Deutsche Bank Looks to Lend Its Way Out of Mortgage Mess (WSJ)
Deutsche Bank AG has been offering attractive financing terms to help investors and other banks buy soured mortgages, a bid by the German lender to help fulfill terms of its recent $7.2 billion mortgage settlement with the U.S. government, according to people familiar with the matter. The reason: Deutsche can get credit toward the settlement if it helps others buy troubled loans and those parties then provide relief to the borrowers, another bizarre echo of the housing crisis and the huge settlements that resulted.
Once Upon a Time, There Was a Trump Rally ... (BBG)
Narratives impose a rationality on market action that is random and meaningless. This is especially true of the daily action, which is noisy and irrational. Investors are not fond of admitting this, so instead, they construct stories to convince themselves that (a) what is going on is rational; (b) they understand what is driving the market at any given moment; (c) they are well positioned to take advantage of it. For most people most of the time, that story belongs in the fiction section. No one likes to admit they live in a random and meaningless universe.
Money Doesn’t Buy Happiness (in America) (BBG)
“The predominant political discourse in the United States is aimed at raising economic growth, with the goal of restoring the American Dream and the happiness that is supposed to accompany it,” wrote Jeffrey D. Sachs, one of the editors of the report. “But the data show conclusively that this is the wrong approach.”
Amazon is going to kill more American jobs than China did (MarketWatch)
About 12 million jobs in retail are facing increasing competition from Amazon, particularly the 6.2 million people who work in the kind of stores that are typically found at malls or shopping centers — furniture, appliance and electronics, clothing, sporting goods, bookstores, and general merchandise stores — what the statisticians call GAFO (General Merchandise, Apparel and Accessories, Furniture and Other Sales).
Activist Investor Takes a Page From Greenpeace, Pushing Companies for Change (WSJ)
Clifton S. Robbins is already known as the nice-guy activist investor. Now he’s trying to be the socially conscious one. Mr. Robbins’s Blue Harbour Group LP told investors it will urge companies to focus more attention on environmental and social issues such as climate change, diversity and employee well-being. The move builds on the traditional activist strategy of agitating to improve a company’s financial metrics and operations to increase value for shareholders.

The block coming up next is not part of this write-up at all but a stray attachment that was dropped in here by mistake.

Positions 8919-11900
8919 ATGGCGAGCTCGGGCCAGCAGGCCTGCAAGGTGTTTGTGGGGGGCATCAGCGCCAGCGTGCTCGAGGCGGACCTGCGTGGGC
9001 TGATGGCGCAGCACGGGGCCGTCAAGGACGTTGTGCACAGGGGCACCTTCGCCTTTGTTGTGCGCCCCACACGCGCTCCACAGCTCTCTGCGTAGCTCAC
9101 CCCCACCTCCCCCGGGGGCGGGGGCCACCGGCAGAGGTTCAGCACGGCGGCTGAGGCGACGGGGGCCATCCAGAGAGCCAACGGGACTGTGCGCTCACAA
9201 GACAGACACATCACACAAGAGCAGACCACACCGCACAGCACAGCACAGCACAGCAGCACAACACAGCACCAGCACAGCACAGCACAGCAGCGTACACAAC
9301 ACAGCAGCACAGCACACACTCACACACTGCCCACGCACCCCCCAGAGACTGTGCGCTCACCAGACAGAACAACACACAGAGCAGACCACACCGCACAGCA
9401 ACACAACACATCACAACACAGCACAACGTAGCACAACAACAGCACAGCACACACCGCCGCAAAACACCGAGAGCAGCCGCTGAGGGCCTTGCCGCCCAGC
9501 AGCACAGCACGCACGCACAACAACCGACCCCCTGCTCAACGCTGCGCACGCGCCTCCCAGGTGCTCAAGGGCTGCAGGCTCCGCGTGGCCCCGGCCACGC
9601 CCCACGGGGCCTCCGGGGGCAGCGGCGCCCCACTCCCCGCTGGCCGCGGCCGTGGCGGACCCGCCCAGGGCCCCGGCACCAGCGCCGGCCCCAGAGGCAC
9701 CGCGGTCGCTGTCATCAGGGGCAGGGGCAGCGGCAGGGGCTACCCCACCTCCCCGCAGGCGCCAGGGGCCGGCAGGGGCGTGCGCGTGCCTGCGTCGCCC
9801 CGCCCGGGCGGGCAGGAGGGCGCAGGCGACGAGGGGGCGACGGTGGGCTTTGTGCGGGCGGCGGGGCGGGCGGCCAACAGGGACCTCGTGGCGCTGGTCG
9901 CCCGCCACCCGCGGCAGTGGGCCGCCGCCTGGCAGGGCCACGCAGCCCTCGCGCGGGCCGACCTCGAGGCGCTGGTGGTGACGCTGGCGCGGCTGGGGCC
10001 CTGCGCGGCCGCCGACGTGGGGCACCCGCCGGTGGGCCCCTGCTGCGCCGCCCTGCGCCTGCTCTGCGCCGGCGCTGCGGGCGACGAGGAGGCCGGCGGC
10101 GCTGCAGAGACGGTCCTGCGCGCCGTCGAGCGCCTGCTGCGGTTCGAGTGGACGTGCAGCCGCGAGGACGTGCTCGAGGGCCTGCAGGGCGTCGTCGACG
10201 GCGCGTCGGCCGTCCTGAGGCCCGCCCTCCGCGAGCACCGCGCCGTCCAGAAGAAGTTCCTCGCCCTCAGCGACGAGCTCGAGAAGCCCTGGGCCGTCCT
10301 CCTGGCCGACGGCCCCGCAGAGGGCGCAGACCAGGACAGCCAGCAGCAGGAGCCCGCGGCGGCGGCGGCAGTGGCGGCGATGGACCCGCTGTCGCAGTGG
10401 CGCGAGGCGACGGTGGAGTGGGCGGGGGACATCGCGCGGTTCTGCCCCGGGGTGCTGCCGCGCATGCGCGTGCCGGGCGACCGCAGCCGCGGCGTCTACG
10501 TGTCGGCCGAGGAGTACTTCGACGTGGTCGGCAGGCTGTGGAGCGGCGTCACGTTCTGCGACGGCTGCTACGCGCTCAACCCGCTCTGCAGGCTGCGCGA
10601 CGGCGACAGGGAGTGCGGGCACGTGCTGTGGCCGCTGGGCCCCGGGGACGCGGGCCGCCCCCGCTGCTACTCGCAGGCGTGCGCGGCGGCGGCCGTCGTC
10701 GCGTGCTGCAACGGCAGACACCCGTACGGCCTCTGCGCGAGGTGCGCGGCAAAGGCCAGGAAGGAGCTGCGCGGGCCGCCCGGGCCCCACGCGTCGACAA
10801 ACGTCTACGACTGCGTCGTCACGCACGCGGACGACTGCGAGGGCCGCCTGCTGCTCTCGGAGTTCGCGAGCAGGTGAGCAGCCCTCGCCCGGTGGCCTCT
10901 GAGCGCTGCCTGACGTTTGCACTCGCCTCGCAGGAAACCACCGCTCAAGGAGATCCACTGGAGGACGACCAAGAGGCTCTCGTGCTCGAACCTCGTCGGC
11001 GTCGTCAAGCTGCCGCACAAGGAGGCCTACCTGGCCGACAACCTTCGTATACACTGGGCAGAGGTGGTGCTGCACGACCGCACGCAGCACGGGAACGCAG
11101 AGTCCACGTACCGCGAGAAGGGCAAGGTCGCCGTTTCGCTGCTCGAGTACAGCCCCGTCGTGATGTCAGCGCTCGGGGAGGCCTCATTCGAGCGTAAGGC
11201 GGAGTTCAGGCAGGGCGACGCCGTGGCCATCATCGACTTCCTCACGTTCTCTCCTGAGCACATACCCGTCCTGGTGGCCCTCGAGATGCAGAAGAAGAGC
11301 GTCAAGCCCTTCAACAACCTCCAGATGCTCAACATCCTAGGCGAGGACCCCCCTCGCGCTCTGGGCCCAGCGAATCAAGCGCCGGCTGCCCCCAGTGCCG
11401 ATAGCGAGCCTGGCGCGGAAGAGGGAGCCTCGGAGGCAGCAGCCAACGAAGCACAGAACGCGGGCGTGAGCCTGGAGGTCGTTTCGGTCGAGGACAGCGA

“This is why I left J.P. Morgan’s tech team” (EFC)
“It just became unsustainable,” she explains. “For ten years I woke up at 4:30am to go to yoga class at around 5:30am, do yoga until 7am and then be at my desk by 8am, and then work until about 7pm and get home by 8pm. It got to the point where yoga just didn’t merge with my banking life. They were such separate environments and they were starting to grate.”
Uber president Jeff Jones is quitting, citing differences over ‘beliefs and approach to leadership’ (Recode)
“It is now clear, however, that the beliefs and approach to leadership that have guided my career are inconsistent with what I saw and experienced at Uber, and I can no longer continue as president of the ride sharing business,” he said in a statement to Recode.
What’s Attacking the Web? A Security Camera in a Colorado Laundromat (WSJ) While Bea Lowick’s customers were busy folding clothes last year, the security system at her Carbondale, Colo., laundromat was also hard at work. Though she didn’t know it, Ms. Lowick’s Digital ID View video recorder was scanning the internet for places to spread a strain of malicious software called Mirai, a computer virus that took root in more than 600,000 devices last year.
London Calling: Ex-Rocker Leads Capital’s Financiers Into Brexit Battle (WSJ)
With a European offensive in full swing to lure finance jobs away from London, some were surprised by the choice of Parmley. Frankfurt’s finance lobbyist-in-chief, Hubertus Vaeth, laughed when he heard about his new musical opponent. It is an appointment “that truly rocks London,” the German joshed. Frankfurt, he added, “will remain that little bit more conventional.”
Owner of Swastika Trump billboard: It will stay up as long as Trump is president (NBC)
"I think a lot of people are feeling this way and I'm just trying to express what I think is on a lot of people's minds these days," the billboard's artist, Karen Fiorito, said. "Something that really concerned us was this idea of a dictatorship where things were going in a certain direction." But look closely at the mushroom clouds and you'll see clown faces. There's a Russian flag on Trump's lapel. "I tried to put a little bit of humor in things that are really dark and hard to take," Fiorito said.